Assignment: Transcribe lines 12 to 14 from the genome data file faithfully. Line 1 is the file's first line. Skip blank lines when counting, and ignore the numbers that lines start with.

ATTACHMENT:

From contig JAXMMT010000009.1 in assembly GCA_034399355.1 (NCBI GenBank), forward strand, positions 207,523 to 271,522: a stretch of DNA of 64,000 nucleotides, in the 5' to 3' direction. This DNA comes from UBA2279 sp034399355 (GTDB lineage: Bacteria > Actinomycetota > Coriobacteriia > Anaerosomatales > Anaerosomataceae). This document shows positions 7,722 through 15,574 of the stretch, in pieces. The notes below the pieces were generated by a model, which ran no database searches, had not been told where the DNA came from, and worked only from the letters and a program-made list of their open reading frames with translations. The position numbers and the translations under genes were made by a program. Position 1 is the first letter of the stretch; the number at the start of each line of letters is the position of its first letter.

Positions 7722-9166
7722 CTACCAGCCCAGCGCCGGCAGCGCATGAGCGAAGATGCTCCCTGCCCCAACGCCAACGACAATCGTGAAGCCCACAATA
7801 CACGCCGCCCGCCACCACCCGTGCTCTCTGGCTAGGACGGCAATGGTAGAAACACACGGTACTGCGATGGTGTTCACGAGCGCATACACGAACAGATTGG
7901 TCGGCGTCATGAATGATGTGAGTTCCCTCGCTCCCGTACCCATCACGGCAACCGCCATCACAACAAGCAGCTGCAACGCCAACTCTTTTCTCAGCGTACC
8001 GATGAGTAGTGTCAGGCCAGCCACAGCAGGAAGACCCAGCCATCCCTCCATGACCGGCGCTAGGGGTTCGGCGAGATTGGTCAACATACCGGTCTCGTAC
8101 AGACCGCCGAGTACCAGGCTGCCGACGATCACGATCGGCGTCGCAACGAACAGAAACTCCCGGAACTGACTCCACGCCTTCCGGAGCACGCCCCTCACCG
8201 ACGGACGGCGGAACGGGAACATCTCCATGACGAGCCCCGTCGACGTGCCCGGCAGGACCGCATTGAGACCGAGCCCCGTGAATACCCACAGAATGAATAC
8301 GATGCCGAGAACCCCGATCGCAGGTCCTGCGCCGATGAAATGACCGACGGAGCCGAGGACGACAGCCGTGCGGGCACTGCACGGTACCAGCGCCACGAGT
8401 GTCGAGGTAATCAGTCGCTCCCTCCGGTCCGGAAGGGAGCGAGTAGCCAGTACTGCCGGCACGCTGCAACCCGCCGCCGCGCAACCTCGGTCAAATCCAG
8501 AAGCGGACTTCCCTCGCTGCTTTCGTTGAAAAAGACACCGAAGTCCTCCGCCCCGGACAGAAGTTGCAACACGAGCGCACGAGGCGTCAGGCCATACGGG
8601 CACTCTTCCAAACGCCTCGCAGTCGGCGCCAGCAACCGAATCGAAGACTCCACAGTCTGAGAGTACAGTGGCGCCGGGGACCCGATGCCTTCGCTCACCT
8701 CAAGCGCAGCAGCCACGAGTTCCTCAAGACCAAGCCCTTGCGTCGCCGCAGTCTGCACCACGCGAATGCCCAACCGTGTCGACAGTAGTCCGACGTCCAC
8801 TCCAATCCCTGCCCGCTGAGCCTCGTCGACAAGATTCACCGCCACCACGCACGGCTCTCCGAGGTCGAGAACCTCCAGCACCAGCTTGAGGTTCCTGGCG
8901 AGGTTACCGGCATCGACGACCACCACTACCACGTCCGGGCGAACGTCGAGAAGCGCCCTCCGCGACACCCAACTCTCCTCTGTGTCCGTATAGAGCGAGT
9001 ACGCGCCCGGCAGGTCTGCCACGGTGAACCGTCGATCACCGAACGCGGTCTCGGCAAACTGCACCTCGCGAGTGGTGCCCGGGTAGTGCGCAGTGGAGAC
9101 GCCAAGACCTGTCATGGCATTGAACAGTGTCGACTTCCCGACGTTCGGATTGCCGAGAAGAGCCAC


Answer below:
8601 CACTCTTCCAAACGCCTCGCAGTCGGCGCCAGCAACCGAATCGAAGACTCCACAGTCTGAGAGTACAGTGGCGCCGGGGACCCGATGCCTTCGCTCACCT
8701 CAAGCGCAGCAGCCACGAGTTCCTCAAGACCAAGCCCTTGCGTCGCCGCAGTCTGCACCACGCGAATGCCCAACCGTGTCGACAGTAGTCCGACGTCCAC
8801 TCCAATCCCTGCCCGCTGAGCCTCGTCGACAAGATTCACCGCCACCACGCACGGCTCTCCGAGGTCGAGAACCTCCAGCACCAGCTTGAGGTTCCTGGCG